Luckin Coffee Inc., a Chinese coffee retail chain listed on the Nasdaq, confirmed this week it has received notice that it will be delisted from the U.S. stock exchange after it acknowledged falsifying $310 million in sales.
Analysts say the action is a blow to all Chinese companies, and comes as U.S. lawmakers consider imposing new regulations on Chinese companies seeking American investment.
Luckin, an upstart rival to Starbucks Corp. in China, said in a regulatory filing on Tuesday that it has received written notice from Nasdaq's listing qualification staff on May 15 that it would be dropped. The company said the delisting decision was due to "public interest concerns" surrounding "fabricated" transactions, as well as "past failure to disclose material information."
The China-based company said that it planned to request a hearing before a Nasdaq panel to appeal the decision – a meeting that would occur roughly 30 to 45 days after the request.
"This is a such an unfortunate incident, it is a blow to the reputation of Chinese listed companies in the U.S," said Guo Yafu, founder and CEO of TJ Capital Management.
Luckin is the latest in a series of Chinese companies listed in the U.S. that have come under intense scrutiny.
The U.S. Senate on Wednesday passed sweeping legislation that potentially could bar many Chinese companies from listing shares on U.S. exchanges or raising money from American investors without adhering to strict regulatory and auditing regulations.
The so-called "Holding Foreign Companies Accountable Act," overwhelmingly approved by Republican and Democratic senators, would require Chinese companies to demonstrate they are neither owned nor controlled by a foreign government. This would require the companies to submit to an audit that can be reviewed by the Public Company Accounting Oversight Board, a non-profit group that oversees audits of all U.S. companies that want to raise money in public markets.
Who is Luckin?
Luckin Coffee Inc, a coffeehouse chain founded in 2017, joined Nasdaq in 2019 through a $561 million IPO, or initial public offering.
The company rapidly expanded between 2017 and 2019, fueled by an aggressive marketing strategy, in which the company reportedly spent three times as much as it earned to feed its growth. By the beginning of 2020, the company claimed it had 4,500 shops in Mainland China, several hundred more than rival Starbucks.
Yet on April 2, Luckin Coffee announced that an internal investigation found that its chief operating officer, Jian Liu, had fabricated the company's 2019 sales by "around RMB2.2 billion" ($310 million). On April 8, the U.S. stock market halted trading on all Luckin shares as a result of the fraud probe.
Throughout April, the company's stock dropped by over 80%. On May 12, the company fired its CEO Jenny Zhiyq Qian and COO Jian Liu from their positions.
"The cooked books are either from accounting fraud or sales fraud," Guo told VOA.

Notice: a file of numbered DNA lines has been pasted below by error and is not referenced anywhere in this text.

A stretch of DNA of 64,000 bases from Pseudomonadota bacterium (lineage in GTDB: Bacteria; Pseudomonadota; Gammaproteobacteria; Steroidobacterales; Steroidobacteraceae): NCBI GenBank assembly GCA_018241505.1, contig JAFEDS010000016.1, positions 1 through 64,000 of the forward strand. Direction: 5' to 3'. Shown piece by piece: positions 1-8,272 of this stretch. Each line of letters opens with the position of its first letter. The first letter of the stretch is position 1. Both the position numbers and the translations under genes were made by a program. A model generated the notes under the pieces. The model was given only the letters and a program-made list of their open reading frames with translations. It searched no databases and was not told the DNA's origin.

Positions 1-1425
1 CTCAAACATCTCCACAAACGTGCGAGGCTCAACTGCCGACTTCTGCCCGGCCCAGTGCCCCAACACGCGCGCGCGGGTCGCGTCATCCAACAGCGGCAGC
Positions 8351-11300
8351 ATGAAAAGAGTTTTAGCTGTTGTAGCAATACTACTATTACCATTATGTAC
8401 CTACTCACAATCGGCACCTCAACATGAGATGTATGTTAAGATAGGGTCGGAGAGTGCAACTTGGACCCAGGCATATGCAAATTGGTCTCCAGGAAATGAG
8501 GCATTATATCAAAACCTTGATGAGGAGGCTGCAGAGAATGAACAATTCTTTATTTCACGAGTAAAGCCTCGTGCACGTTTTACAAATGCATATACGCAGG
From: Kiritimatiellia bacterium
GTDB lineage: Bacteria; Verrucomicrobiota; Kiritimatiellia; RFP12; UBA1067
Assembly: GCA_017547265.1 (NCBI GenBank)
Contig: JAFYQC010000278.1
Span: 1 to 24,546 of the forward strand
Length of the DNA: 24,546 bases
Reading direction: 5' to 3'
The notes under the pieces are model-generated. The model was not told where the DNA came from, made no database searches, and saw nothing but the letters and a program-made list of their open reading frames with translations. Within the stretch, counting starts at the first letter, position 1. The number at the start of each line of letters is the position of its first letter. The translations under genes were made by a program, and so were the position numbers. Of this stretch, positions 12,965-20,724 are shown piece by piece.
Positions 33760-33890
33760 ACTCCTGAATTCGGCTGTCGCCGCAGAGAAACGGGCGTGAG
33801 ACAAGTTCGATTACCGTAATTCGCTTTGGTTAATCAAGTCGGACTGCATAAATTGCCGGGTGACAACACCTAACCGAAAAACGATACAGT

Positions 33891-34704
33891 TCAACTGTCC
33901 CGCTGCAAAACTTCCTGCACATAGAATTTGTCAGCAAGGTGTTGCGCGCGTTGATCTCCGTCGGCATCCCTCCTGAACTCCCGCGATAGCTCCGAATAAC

After the delisting decision by Nasdaq, Luckin Coffee founder Charles Lu Zhengyao said in a statement published on Chinese social media platform WeChat on Wednesday that he "apologizes to all the investors, staff and clients of Luckin for the terrible impact of the incident."
Lack of oversight
Luckin Coffee's announced delisting follows years of tensions between American auditors and Chinese companies over the financial documentation required of companies that list shares on U.S. exchanges.
Congress created the Public Company Accounting Oversight Board (PCAOB) in 2002 to ensure that companies listed on U.S. stock exchanges have accurate financial and corporate records.
It took a few years for PCAOB to negotiate inspection-related agreements with many countries around the world, but eventually nearly all – except China – have come into agreement.
"There may still be one or two small countries without agreements — China is by far the largest without one," said James Peterson, an author and former staff attorney for now defunct Arthur Andersen.
Many Chinese companies have significant government links and claim "state secrets" when asked to disclose financial information to U.S. auditors.
Peterson said that the content of corporate records and audit working papers are no more qualitatively "secret" in China than they are for businesses in any other country.
"China's claim of 'state secrets' is no more than rhetorical cover for the simple position that 'we do not want to,'" Peterson told VOA.
Trump wants to get tough
U.S. President Donald Trump said in a recent interview aired on Fox News that he was looking "very strongly" at setting rules to require Chinese companies to comply with American accounting rules. Federal officials have long demanded compliance with U.S. audit inspections as a condition for listing.
Yet he also suggested that he doesn't want to threaten to delist Chinese companies that don't comply with U.S. regulations if it spurs them to flee to a competing foreign stock exchange.
"Let's say you want to get tough," Trump said, "What do they do? They say, 'OK, well, we'll move to London or we'll go to Hong Kong.'"
Guo said Trump's concern is reasonable, since a lot of Chinese companies have or are preparing to list in Hong Kong.
"If the U.S. wants all Chinese companies [that don't comply with U.S. auditing rule] to leave, they will have to find other places to go. These are all good companies, like Baidu and JD. com," he said.
He added that Alibaba, the e-commerce giant based in China, already has a secondary listing on the Hong Kong Stock exchange.